We're now in the wrap-up session for Creativity & Cognition 2007. Programme co-chair Elisa Giaccardi begins by highlighting the range of themes, topics, and disciplinary backgrounds represented here, and introduces keynote speaker Thecla Schiphorst. Thecla begins by noting the increasing miniaturisation of computing technology, and the invisibility of the object which follows from this increases the visibility of our own presence and contributions. She frames this in a field of somatics: the felt experience of the self, through lived experiences, first-person methodologies, tension and movement, and a phenomenological understanding.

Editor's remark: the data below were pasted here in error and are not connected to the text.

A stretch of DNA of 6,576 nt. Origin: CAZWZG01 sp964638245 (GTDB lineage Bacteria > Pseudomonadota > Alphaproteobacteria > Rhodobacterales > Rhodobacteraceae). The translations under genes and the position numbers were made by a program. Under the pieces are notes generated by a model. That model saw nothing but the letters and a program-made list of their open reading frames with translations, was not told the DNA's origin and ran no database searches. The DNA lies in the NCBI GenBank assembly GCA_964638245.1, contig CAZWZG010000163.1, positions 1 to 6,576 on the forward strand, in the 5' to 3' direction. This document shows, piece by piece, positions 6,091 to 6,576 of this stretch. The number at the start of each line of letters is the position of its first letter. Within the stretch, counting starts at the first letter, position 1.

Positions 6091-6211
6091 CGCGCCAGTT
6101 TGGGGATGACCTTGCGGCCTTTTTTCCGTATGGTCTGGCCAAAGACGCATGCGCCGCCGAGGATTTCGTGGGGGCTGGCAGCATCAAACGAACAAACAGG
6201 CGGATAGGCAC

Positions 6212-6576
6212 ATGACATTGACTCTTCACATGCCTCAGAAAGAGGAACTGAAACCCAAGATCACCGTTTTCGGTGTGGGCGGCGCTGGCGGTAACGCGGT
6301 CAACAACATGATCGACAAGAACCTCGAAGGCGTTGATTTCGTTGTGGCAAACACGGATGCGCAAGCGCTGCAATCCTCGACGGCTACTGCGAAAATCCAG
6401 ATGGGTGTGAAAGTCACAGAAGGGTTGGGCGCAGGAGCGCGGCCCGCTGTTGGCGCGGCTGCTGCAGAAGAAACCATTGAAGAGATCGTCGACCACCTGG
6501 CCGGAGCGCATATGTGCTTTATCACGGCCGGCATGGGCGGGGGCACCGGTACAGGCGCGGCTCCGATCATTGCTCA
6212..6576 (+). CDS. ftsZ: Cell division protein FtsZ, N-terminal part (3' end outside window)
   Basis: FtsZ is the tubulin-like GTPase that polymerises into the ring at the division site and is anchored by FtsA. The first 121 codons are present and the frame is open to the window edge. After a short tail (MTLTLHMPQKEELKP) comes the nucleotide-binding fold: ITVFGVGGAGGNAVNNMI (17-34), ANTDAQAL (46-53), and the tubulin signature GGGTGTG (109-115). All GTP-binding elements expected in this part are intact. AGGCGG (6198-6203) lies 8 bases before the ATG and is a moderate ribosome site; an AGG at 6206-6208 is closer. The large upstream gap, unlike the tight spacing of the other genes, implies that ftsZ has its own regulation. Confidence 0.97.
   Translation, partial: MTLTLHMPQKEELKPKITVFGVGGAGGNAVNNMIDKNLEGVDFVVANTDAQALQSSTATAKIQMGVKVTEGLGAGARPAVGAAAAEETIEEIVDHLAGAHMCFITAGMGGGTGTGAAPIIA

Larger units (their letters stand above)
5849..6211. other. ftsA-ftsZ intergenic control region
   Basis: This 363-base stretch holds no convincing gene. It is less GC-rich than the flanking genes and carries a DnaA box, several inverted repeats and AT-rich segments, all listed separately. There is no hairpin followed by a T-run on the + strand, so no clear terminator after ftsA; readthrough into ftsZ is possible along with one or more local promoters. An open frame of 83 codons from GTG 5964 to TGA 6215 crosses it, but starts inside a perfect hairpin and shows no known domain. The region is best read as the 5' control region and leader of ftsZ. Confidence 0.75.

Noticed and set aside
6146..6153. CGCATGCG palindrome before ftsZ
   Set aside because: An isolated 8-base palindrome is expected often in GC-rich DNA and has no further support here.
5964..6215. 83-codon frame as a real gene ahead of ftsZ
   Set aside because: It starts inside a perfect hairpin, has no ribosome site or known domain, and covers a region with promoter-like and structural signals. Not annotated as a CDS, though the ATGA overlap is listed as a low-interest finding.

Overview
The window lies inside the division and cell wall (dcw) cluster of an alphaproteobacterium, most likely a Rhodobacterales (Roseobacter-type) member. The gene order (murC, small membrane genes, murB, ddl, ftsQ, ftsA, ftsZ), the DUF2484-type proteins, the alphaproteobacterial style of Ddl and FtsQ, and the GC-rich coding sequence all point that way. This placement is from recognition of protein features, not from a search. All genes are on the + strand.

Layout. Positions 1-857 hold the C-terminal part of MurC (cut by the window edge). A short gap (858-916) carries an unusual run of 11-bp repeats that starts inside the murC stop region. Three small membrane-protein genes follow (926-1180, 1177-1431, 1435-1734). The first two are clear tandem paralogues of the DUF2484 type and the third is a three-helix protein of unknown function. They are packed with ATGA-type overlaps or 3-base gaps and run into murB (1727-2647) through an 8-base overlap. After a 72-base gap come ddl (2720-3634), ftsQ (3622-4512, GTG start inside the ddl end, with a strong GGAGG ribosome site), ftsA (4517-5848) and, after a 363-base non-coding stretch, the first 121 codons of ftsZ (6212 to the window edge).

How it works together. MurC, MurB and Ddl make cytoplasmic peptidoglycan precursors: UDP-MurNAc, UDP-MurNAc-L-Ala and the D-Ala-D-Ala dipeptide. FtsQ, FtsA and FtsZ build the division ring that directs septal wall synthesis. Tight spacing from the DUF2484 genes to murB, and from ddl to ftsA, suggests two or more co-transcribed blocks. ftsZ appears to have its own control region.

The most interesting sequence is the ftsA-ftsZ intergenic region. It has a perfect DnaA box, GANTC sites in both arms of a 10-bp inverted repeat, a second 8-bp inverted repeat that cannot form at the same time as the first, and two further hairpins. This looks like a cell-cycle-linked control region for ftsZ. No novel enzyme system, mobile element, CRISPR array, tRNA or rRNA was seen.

New Musical Instruments and Tools for Collaboration

Washington, D.C.
I got back a little late from today's lunch, and missed most of the first couple of papers in the next session here at Creativity & Cognition 2007. The paper by Kirsty Beilharz and Sam Ferguson is already in progress; they enhanced a Japanese flute, the shakahachi, with a variety of extra-instrumental sensors which drive a generative music system, creating a hyper-instrument, or a creative environment for the instrument. The environment senses the player's physical gestures while plying the instrument; some such gestures already exist as part of the normal process of playing the shakahachi, and the environment therefore enhances and builds on the often unconscious movements of the player, enabling them to exploit techniques they already have. Additionally, qualities of the instrument tone itself (breathiness, noisiness, and other qualities) are also monitored and harnessed.